Last Updated on March 28, 2021
It’s just an eight minute ride by cable car to the top of Mount Teide in Tenerife, the highest peak in Spain and one of the world’s tallest volcanoes! However, if you fancy more of a challenge, grab your hiking boots and sun-cream to take on the spectacular hike.
Teide National Park – UNESCO World Heritage Centre
Teide National Park is a stunning UNESCO World National Heritage Site that’s centered about the 3,718 meters high Mount Teide. You can access the park free of charge from the TR-21 road which crosses the Teide National Park, however you do need a permit before you climb. At least 8 days in advance be sure to email email@example.com and get it all organized.
Alternately a permit for the summit can be obtained from the national park office in Santa Cruz de Tenerife make sure you take a copy of your passport too.
The best time of year to climb the mountain is during Spring (April & May) or Autumn (September & October).
In spring the temperature is just right for climbing and some flora that decorates the mountain is in full bloom.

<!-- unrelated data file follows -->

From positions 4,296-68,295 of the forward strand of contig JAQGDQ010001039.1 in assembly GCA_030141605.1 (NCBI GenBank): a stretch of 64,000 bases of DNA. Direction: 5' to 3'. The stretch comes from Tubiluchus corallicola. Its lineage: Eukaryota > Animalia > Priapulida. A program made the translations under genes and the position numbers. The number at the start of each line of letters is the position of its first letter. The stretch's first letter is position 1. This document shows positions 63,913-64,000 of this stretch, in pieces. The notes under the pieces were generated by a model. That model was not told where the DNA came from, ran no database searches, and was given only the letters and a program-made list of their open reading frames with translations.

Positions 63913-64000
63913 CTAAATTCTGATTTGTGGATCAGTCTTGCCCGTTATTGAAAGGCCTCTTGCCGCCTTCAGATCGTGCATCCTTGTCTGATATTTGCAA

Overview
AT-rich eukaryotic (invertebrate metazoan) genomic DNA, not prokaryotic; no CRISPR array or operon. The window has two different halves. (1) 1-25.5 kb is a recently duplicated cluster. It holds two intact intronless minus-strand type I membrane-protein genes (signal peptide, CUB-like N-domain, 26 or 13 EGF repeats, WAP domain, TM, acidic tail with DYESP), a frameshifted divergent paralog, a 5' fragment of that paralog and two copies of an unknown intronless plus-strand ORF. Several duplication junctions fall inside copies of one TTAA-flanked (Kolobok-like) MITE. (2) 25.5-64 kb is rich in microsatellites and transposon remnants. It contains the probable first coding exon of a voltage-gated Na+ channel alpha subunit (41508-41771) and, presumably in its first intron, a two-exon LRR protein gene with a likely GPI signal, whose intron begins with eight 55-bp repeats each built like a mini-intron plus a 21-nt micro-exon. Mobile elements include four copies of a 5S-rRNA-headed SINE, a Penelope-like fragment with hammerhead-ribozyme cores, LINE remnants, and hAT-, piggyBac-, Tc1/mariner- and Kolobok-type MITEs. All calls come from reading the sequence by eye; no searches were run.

During autumn the ice on the mountain is just beginning to form, covering the bushes in gorgeous sparkling frost, so make sure to bring a warm jacket just in case, it will get colder as you climb higher.
From November, through to March the higher slopes will be covered in snow, think ski jackets, hats and thermal gloves if your planning on tackling the mountain at this time of year.
Summiting Mount Teide
Sharing your journey with others can really make your experience extra special. An organized trek is always a good idea.
If you prefer to go solo, make sure a park ranger and a family member or friend knows where you are going, your route and that you have enough supplies to get to the top and back down again.
Once you have reached the crater, take your time and appreciate the views, there is nothing more satisfying than knowing you made it on your own.
On a clear day you might be able to see other Canary Islands visible through a “sea of clouds” …. but don’t forget the return journey.